The threat group known as Cobalt Gang is using a new downloader called CobInt to infect and subsequently install additional malware on systems of interest.

In August and September, Proofpoint observed four separate financially motivated attack campaigns from Cobalt Gang. Each of the operations used malicious URLs and Microsoft Word documents to download the first stage of CobInt malware.

For this phase, a basic downloader installed the main malware component. That element was responsible for executing various modules in the subsequent stage.

Researchers observed two modules at the time of discovery. One allowed the malware to send a screenshot to its command-and-control (C&C) server, and another enabled it to create and transfer a list of running processes on the infected machine. Even so, Proofpoint reasoned that CobInt likely loads up additional modules on systems of interest after it completes its reconnaissance stages.

What’s Driving the Rise of Malicious Downloaders?

According to Proofpoint, Cobalt Gang stopped using CobInt in May 2018 before picking it up again two months later. This return coincided with a rise in the use of downloaders to initially infect machines, conduct reconnaissance and install additional malware, as evidenced by Proofpoint’s discovery of two other downloaders, Marap and Advisorsbot, in August.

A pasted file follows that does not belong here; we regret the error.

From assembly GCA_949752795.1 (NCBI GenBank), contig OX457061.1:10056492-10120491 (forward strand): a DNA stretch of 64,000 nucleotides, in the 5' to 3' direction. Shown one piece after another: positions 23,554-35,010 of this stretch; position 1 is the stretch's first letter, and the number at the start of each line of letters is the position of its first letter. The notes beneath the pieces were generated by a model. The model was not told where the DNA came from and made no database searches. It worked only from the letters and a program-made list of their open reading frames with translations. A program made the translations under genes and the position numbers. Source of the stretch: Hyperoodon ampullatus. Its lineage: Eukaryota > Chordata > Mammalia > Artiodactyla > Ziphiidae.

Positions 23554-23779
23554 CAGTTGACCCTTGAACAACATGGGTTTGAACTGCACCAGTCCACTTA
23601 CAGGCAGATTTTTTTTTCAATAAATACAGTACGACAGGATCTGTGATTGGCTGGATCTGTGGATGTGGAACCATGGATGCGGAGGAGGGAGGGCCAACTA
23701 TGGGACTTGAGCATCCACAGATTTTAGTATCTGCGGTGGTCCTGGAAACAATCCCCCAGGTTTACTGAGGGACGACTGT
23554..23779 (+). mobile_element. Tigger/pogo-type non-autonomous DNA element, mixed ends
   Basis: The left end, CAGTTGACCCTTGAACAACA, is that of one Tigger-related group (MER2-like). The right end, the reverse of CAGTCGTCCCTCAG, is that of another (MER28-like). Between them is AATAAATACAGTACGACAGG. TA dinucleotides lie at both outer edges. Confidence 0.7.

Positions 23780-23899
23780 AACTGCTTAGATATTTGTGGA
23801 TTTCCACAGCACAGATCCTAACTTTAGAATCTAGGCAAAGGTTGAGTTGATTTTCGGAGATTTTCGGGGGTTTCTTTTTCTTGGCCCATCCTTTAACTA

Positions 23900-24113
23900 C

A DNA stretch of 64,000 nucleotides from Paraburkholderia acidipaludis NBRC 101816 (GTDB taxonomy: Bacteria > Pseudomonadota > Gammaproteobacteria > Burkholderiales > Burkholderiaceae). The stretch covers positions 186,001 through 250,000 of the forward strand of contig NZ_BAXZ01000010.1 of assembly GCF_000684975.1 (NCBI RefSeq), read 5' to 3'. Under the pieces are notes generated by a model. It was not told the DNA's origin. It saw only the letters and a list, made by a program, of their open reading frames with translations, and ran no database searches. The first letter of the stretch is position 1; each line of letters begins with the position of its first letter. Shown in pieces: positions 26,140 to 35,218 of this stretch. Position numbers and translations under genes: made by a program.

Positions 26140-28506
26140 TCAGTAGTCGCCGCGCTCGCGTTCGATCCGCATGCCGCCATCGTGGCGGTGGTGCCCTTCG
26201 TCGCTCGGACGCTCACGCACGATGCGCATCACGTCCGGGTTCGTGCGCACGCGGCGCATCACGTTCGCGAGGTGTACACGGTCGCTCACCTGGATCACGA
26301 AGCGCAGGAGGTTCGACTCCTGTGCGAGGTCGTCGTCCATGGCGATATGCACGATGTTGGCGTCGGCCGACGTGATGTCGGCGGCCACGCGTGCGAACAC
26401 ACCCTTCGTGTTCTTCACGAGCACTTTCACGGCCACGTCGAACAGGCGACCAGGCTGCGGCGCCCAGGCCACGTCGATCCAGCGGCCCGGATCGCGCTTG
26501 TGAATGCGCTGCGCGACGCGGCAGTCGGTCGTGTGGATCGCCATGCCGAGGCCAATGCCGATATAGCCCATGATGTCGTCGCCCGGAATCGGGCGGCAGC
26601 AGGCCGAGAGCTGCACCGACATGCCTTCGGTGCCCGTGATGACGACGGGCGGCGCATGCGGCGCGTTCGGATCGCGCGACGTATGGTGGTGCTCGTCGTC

Aside from those findings, two additional malware families with downloader capabilities made second and third place in Check Point’s “Most Wanted Malware” list for August 2018. Check Point also tracked a growth of banking Trojan activity for August, with malicious downloaders helping to fuel this development.

How to Defend Against CobInt and Other Downloaders

Security professionals can defend their organizations against downloaders like CobInt by embracing artificial intelligence (AI) solutions to aid in threat detection and conduct cyber deception to misdirect and deactivate evasive malware. IBM experts also recommend monitoring and analyzing how apps behave across user devices and flagging anomalous behavior to nip future attacks in the bud.

Sources: Proofpoint, Proofpoint(1), Check Point

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